The ENERGY STAR Most Efficient designation applies to several heating, cooling and ventilating (HVAC) product categories, including air source heat pumps and central air conditioners, boilers, furnaces, and geothermal heat pumps. For all HVAC product categories except boilers, there are specific system status and messaging requirements in addition to higher energy performance standards.
The specific system status and messaging requirements are closely tied to comfort, energy savings and cost savings. Information is typically communicated through control panels, thermostats, or application programs. These requirements were put in place to mitigate the most common installation and maintenance problems such as duct leakage, improper sizing, filters never changed, incorrect airflow at installation and other persistent issues. The information displayed allows contractors, service technicians and homeowners to be able to quickly identify and properly address HVAC system issues.
Products submitted for Most Efficient 2017 designation must work as part of a system that provides the following system status and messaging capabilities:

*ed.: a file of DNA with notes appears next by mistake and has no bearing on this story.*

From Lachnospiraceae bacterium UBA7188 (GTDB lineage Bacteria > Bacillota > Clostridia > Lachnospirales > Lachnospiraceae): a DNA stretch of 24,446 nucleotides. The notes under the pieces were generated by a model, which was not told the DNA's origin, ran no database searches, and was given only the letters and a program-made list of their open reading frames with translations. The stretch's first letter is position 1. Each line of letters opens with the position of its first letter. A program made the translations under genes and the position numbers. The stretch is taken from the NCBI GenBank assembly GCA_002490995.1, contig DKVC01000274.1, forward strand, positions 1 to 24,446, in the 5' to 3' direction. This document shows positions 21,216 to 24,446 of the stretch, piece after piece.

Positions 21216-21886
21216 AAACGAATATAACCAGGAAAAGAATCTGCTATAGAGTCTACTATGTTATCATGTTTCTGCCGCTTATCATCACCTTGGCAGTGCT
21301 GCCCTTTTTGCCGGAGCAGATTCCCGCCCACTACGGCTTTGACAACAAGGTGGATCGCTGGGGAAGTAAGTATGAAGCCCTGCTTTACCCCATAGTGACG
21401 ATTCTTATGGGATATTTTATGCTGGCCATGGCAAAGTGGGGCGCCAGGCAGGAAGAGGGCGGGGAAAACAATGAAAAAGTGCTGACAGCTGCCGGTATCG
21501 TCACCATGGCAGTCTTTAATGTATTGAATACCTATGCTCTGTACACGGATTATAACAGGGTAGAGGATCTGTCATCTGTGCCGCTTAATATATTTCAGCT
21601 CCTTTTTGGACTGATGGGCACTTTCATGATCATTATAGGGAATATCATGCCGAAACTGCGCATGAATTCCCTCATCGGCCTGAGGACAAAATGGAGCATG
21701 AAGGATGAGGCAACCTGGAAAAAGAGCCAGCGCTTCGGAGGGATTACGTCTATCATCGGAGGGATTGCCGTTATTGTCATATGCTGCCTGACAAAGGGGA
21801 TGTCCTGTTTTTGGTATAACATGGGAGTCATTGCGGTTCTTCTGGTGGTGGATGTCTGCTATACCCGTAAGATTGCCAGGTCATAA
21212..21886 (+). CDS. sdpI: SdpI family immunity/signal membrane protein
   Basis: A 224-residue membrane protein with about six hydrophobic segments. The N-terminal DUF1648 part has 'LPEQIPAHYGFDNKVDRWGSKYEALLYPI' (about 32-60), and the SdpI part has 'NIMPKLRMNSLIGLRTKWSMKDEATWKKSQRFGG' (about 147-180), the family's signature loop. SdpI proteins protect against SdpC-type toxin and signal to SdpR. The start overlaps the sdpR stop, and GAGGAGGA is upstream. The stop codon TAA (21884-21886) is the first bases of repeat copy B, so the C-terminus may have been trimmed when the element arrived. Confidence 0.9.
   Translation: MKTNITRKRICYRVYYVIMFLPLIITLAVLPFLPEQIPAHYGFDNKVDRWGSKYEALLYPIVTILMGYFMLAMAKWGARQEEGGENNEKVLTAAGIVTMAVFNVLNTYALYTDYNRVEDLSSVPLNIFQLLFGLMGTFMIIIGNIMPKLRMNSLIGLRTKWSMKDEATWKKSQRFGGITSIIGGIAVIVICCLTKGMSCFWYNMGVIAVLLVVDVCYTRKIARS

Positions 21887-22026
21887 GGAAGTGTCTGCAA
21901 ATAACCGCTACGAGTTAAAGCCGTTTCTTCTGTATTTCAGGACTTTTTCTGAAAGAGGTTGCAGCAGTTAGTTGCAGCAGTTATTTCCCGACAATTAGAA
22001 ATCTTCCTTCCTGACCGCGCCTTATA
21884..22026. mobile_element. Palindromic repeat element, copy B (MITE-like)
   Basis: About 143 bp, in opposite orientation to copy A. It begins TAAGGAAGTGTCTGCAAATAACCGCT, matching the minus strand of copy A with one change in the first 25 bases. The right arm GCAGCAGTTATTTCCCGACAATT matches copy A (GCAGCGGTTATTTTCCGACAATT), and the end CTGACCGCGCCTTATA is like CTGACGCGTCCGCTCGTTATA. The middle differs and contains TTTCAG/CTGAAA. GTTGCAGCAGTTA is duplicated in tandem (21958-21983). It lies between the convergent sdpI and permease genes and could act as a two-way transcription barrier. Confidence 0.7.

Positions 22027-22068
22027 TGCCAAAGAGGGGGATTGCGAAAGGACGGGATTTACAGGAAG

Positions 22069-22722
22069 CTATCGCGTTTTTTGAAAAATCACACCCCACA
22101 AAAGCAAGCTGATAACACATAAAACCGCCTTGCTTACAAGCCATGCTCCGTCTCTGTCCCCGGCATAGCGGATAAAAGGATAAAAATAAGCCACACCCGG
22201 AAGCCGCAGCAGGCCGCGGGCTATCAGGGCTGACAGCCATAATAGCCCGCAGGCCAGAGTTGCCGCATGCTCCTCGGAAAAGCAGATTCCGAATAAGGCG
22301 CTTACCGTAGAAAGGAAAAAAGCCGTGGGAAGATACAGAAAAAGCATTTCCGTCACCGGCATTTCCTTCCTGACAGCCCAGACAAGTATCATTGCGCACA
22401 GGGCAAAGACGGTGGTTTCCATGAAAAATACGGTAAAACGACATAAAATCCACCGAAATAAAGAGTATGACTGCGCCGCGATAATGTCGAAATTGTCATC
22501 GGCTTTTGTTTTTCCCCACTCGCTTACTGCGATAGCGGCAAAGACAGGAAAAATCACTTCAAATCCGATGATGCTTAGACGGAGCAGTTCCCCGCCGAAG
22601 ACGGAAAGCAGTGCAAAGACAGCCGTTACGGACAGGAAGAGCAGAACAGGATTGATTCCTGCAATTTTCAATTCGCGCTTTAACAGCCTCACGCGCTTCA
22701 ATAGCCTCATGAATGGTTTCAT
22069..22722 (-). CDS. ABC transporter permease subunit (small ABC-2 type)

- Unit setup information: This capability simplifies installation so that the equipment is installed correctly and delivers designed performance.
- Fault history: Easily accessible and user-friendly, the fault history log enables contractors and service technicians to detect and address issues faster.
- Resident alerts in plain language: Alerts for residents that are easy to read and understand, such as air filter changes.
The ENERGY STAR Most Efficient 2017 criteria provide more details on these system status and messaging requirements.
Marketing: Carrot rewards app nudges Canadians on energy efficiency
A Canadian company has combined nudge theory, Canadians’ keenness for loyalty reward points, and mobile technology to create Carrot Rewards. The smartphone application rewards users for responsible behaviours such as energy efficiency.
Funded through the Public Health Agency of Canada, the governments of British Columbia, Newfoundland and Labrador, and Ontario, venture capitalists and not-for-profit organizations, Carrot has recently expanded their funding base to the Financial Consumer Agency of Canada, Statistics Canada and Natural Resources Canada (NRCan).
The app has more than 140,000 users in British Columbia and Newfoundland and Labrador. With the app available in Ontario since mid-February 2017, this figure has risen to over 200,000 and counting. NRCan has already put forward several offers to the app users, with an average of one offer every five days in British Columbia and Newfoundland and Labrador. Starting April 3rd, Ontario users also began to receive energy efficiency offers.